Outer Banks - North Carolina
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The Pamlico Sound Program began in 1999 as an effort to examine the impacts of three hurricanes within a 6 week period on what was a sparsely studied ecosystem at the time. The program has continued to the present and consists of a network of nine stations in the southwestern region of the sound, where measurements and sample collection continue at monthly to bimonthly frequency as an extension of the Neuse River Estuary Program (ModMon). Funding for both programs comes from the North Carolina Department of Environmental and Natural Resources (NC-DENR), the Neuse River Compliance Association (NRCA), and the National Science Foundation (NSF). In addition, a NC-DOT ferry-based autonomous water quality monitoring program, FerryMon, was initiated in 2000 to continuously collect water quality data in the same study area between Cedar Island and Ocracoke Island (see www.ferrymon.org).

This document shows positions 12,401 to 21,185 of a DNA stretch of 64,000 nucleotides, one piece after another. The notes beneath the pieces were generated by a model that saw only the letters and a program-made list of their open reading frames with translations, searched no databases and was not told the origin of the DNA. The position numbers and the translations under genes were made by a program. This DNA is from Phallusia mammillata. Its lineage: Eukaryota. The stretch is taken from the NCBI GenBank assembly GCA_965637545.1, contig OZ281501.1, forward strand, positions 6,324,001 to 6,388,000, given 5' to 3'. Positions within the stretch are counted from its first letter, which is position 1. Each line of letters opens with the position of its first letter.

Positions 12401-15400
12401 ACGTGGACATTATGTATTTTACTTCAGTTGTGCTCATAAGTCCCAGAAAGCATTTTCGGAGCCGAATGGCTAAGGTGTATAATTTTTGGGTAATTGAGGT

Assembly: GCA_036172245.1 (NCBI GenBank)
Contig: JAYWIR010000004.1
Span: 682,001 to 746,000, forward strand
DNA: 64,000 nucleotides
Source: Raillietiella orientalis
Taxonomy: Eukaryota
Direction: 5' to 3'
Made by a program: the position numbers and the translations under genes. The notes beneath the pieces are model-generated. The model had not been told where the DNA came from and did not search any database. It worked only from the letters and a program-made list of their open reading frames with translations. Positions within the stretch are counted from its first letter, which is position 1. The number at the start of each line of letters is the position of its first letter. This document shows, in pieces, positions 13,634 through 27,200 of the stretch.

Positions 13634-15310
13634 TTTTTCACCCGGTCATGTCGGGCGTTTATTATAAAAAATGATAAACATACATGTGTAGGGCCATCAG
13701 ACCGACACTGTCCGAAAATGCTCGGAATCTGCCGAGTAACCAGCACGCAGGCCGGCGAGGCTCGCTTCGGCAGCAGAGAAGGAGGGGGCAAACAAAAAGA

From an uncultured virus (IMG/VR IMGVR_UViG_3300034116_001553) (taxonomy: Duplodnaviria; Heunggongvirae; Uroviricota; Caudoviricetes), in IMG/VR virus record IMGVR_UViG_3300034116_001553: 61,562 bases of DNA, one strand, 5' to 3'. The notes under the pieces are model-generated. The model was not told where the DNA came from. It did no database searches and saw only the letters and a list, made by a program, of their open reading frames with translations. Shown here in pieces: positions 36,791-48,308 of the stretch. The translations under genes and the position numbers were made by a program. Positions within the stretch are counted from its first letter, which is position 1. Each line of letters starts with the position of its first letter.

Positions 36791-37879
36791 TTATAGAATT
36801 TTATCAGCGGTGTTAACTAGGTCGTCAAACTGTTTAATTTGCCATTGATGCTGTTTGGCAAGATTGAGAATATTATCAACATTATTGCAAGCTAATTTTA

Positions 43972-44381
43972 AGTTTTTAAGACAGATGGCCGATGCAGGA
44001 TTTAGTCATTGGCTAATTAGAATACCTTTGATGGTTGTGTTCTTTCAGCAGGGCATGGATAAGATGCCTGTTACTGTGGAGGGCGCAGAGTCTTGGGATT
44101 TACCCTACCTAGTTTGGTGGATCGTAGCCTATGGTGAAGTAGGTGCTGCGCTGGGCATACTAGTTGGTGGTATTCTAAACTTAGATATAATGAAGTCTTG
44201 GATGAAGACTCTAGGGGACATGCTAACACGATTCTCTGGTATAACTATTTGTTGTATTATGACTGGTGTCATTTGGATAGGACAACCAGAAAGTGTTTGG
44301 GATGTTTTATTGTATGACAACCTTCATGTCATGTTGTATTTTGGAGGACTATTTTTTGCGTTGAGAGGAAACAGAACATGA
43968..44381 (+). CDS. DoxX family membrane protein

Pamlico Sound is the largest (5,335 km2) component of the Albemarle-Pamlico Estuarine System (APES), which is the largest lagoonal estuary in the U.S. The APES is one of the USAs most important fisheries nurseries, supporting approximately 80% of commercial and sports fisheries along US Southeast Atlantic Coastal and shelf waters. Average depth of Pamlico Sound is 4.9 m and major tributaries are the Neuse River, Pamlico River, and Albemarle Sound. The circulation of the Sound is dominated by wind tides and river flow, except near the three major inlets from the Atlantic Ocean. The Pamlico Sound Program supports North Carolina's needs for space and time-intensive monitoring and assessment of water quality and environmental conditions; including nutrient-eutrophication dynamics, algal blooms, hypoxia, fish kills, and related issues pertinent to the public's interests and the ability of NC-DENR to provide science-based management decisions.